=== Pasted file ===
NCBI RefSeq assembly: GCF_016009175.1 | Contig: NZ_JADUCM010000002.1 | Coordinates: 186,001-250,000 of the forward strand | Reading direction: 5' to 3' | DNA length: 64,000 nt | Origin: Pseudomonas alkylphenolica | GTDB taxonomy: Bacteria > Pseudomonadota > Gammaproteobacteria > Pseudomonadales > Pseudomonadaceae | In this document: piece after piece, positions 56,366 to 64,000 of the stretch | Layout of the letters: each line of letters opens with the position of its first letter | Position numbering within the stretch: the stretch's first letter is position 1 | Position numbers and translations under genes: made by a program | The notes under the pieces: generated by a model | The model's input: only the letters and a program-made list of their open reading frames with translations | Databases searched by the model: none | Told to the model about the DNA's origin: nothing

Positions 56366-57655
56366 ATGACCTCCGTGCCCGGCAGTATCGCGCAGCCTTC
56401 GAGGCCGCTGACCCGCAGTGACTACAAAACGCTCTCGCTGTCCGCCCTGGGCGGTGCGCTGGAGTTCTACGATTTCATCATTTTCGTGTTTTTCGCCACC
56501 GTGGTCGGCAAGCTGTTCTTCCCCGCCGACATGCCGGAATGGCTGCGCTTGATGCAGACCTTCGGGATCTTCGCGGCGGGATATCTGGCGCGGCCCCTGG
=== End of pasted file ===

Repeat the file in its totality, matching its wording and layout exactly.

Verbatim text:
NCBI RefSeq assembly: GCF_016009175.1 | Contig: NZ_JADUCM010000002.1 | Coordinates: 186,001-250,000 of the forward strand | Reading direction: 5' to 3' | DNA length: 64,000 nt | Origin: Pseudomonas alkylphenolica | GTDB taxonomy: Bacteria > Pseudomonadota > Gammaproteobacteria > Pseudomonadales > Pseudomonadaceae | In this document: piece after piece, positions 56,366 to 64,000 of the stretch | Layout of the letters: each line of letters opens with the position of its first letter | Position numbering within the stretch: the stretch's first letter is position 1 | Position numbers and translations under genes: made by a program | The notes under the pieces: generated by a model | The model's input: only the letters and a program-made list of their open reading frames with translations | Databases searched by the model: none | Told to the model about the DNA's origin: nothing

Positions 56366-57655
56366 ATGACCTCCGTGCCCGGCAGTATCGCGCAGCCTTC
56401 GAGGCCGCTGACCCGCAGTGACTACAAAACGCTCTCGCTGTCCGCCCTGGGCGGTGCGCTGGAGTTCTACGATTTCATCATTTTCGTGTTTTTCGCCACC
56501 GTGGTCGGCAAGCTGTTCTTCCCCGCCGACATGCCGGAATGGCTGCGCTTGATGCAGACCTTCGGGATCTTCGCGGCGGGATATCTGGCGCGGCCCCTGG